Several York County districts consistently fall short on test scores
Standardized test scores for 2019 reveal a number of York County districts were consistently the lowest performing in the county but still above state averages.
The Pennsylvania Department of Education released its school-level data last month for two statewide assessments — the Pennsylvania System of School Assessment, or PSSA, and the Keystone Exam.
District-level data from the state shows that, countywide, York districts generally surpassed state averages for overall performance, with an overall average of 72.8% for Keystones compared with the state's 66%, and an average of about 60% in PSSAs compared with the state's 57.1%.
Central York, Hanover Public, Red Lion Area and West York Area school districts were consistently below countywide averages for proficient or advanced scores — though the county's scores were above statewide averages.
"Would I like to see everything go up? I would. Would I like to be No. 1? I would," said Central York Superintendent Michael Snell at a recent meeting, noting that his district does not teach to the test, which only shows a "snapshot in time" of student proficiency.
Statewide averages for PSSAs were 60.9% in English and 42.4% in math; and for Keystones were 63.3% in algebra, 71.5% in literature and 63.2% in biology.
West York fell short on both of its PSSAs, with 55.6% in English and 33.5% in math. Central York was lower in math with 30.1% and fell just short in algebra with 63%.
York County School of Technology fell just below state averages in all Keystones.
The data corresponds to the 11th grade cohort for Keystones and grades three to eight for PSSAs — except for Lincoln Charter School, which only goes up to grade five.
This differs slightly from Pennsylvania Value-Added Assessment scores, which cover a single testing season, regardless of grade level, said Brian Truesdale, chief of PDE's Division of Assessment and Accountability, in an email.
PVAAS looks at students’ prior testing history to see if there was movement in the right direction.
This is particularly important for low-performing schools, as achievement data is often affected by demographics and other factors outside school control — while looking at growth can show if teachers are having an effect on students, local officials have said.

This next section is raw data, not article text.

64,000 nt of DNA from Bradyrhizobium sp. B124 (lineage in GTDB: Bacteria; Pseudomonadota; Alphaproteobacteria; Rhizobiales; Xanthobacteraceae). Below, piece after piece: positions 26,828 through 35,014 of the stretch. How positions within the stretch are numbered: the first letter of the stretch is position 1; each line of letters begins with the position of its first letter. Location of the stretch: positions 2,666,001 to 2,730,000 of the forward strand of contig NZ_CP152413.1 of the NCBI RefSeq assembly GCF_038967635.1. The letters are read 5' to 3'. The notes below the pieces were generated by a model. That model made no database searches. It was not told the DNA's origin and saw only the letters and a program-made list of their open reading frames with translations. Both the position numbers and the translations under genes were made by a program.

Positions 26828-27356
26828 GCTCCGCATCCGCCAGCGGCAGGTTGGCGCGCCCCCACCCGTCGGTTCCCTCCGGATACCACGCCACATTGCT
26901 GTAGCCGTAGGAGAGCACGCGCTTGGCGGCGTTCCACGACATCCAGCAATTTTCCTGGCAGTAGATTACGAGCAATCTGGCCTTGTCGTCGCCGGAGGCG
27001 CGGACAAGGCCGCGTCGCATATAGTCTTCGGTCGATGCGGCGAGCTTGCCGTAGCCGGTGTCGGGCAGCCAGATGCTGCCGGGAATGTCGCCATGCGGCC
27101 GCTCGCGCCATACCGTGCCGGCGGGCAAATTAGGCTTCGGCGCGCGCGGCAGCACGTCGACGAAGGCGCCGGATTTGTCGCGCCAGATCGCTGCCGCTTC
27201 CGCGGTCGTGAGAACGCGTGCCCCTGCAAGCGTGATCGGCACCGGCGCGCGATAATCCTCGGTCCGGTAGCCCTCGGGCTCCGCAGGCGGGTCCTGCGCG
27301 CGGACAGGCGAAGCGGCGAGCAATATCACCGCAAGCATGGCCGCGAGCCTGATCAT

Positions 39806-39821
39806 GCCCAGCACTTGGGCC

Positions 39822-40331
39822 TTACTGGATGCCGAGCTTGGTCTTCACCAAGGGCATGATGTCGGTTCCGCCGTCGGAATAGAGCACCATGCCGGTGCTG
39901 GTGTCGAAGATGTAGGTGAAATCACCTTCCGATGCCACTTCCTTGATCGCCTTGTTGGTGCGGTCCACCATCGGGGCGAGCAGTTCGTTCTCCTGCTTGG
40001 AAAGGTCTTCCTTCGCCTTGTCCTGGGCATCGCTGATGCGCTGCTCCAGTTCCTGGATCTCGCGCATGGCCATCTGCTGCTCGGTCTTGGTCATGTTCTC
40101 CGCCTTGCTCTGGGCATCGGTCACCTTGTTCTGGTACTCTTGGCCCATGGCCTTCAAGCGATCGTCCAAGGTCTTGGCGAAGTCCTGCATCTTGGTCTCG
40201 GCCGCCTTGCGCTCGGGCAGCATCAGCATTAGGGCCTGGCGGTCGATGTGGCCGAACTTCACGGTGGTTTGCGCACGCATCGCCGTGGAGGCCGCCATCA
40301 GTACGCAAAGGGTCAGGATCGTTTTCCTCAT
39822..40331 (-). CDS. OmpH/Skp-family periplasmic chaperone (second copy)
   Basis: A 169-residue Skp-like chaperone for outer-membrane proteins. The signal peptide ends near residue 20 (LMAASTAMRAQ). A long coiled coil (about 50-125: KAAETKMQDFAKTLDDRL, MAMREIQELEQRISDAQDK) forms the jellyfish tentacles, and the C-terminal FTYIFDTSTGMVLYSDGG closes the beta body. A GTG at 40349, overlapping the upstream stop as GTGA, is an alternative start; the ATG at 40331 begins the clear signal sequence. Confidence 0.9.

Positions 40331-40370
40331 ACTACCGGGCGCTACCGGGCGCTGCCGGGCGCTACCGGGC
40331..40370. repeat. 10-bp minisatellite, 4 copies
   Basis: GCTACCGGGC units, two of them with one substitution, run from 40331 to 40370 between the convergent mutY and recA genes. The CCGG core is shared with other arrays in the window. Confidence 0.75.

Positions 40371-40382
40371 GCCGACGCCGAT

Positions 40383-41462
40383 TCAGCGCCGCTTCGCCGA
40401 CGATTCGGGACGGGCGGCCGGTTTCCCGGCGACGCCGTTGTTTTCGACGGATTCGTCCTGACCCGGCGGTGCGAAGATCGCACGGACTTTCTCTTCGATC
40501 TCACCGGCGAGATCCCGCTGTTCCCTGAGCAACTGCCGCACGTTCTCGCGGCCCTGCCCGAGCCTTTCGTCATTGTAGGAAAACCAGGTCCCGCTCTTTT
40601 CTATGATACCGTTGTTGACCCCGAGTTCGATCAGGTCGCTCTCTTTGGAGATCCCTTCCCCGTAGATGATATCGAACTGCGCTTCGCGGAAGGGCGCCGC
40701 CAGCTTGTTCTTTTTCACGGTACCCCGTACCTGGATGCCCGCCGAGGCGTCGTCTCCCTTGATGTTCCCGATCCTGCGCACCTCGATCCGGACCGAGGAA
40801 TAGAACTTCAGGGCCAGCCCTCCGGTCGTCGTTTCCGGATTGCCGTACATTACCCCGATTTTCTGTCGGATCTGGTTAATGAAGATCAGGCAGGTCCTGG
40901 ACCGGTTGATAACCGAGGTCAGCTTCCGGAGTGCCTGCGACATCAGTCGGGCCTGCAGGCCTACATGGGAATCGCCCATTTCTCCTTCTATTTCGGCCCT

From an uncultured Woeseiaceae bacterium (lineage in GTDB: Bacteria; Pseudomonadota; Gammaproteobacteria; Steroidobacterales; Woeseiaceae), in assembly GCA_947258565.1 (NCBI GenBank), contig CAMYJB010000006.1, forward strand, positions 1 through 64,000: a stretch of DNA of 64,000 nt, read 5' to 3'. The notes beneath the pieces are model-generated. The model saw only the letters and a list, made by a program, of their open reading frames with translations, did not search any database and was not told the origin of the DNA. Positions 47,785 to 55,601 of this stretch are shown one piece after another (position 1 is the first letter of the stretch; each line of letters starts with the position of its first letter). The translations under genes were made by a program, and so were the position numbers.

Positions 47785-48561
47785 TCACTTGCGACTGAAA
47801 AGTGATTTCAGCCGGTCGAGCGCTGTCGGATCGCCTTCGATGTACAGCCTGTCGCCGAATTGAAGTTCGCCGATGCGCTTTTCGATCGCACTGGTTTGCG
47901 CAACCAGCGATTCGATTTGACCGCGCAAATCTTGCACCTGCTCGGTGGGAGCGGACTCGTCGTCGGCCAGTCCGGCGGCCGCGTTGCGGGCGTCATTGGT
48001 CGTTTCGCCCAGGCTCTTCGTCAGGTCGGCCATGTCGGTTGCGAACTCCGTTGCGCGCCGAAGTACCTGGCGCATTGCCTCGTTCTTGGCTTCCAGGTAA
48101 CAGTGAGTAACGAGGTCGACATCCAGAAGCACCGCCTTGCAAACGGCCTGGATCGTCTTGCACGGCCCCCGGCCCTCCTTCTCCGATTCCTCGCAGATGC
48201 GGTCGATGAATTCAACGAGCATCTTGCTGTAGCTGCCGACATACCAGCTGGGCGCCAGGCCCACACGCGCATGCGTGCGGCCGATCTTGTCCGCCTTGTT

That could account for why Dover Area — which compared with last year saw decreases in proficiency on all its state assessments except Keystone algebra, according to district-level data — saw significant improvements in growth on PVAAS.
"We are going in the right direction — and that’s what we care about," said Dover Area Superintendent Tracy Krum.
Dover still beat the county average in proficient or advanced scores in the algebra and biology Keystones and fell just below the average in literature.
York City School District had the lowest percentage of proficient or advanced students in all assessments — but saw some improvements over last year.
Its PSSA math scores rose from 9.78% proficient or advanced in the 2017-18 school year to 10.2% this year, and its PSSA science scores rose from 26.1% last year to 30.1% this year.
Superintendent Andrea Berry said she would hope the changes in curriculum and behavior under the district's financial recovery plan have been instrumental in moving the district in the right direction but said, "we have a long way to go."
The district continued to improve this year in growth tracked by PVAAS. An average growth index above 2 indicates a district had significant evidence its students exceeded the state's growth standard of maintaining performance from one year to the next, and York City saw a 5.52 AGI in math.
The district also saw growth in all assessments except biology, where its AGI was minus 3.24.
The next lowest percentages of proficient or advanced scores in PSSAs on average were from Lincoln, with about 27.6%, Central with 51.5% and West York with about 50%. In Keystones, Central also was among the lowest, with 67.7%.
York County School of Technology is the second lowest in county for Keystones, with an average of 65% scoring proficient or advanced. School officials did not return a phone call seeking comment.
West York board President Todd Gettys said this past week he had not yet been briefed on this year's scores but "no matter where they are, I think we've moved the needle," and need to wait for changes put in place to take effect.
Officials from Red Lion, which also fell below the county average at 68.5% in Keystones and about 57.8% in PSSAs, could not be reached for a comment.
Hanover Public was at about 69% in Keystones and 58.3% in PSSAs but saw growth in every assessment in PVAAS.
Graduation rates have been steadily improving since the 2011-12 school year in that district — reaching about 89% in 2017-18, thanks to offerings such as microcredentials that allow students to go directly into the workforce, said the district's Assistant Superintendent Susan Seiple.
"We’re trying to target what the students want to learn, and that is keeping students from dropping out," she said.
York Suburban School District scored the highest overall with 88% proficient or advanced on average in Keystones and 70.2% in PSSAs.
Spring Grove Area had the second highest in Keystones at about 85% and Eastern York had the second highest in PSSAs, with about 70%.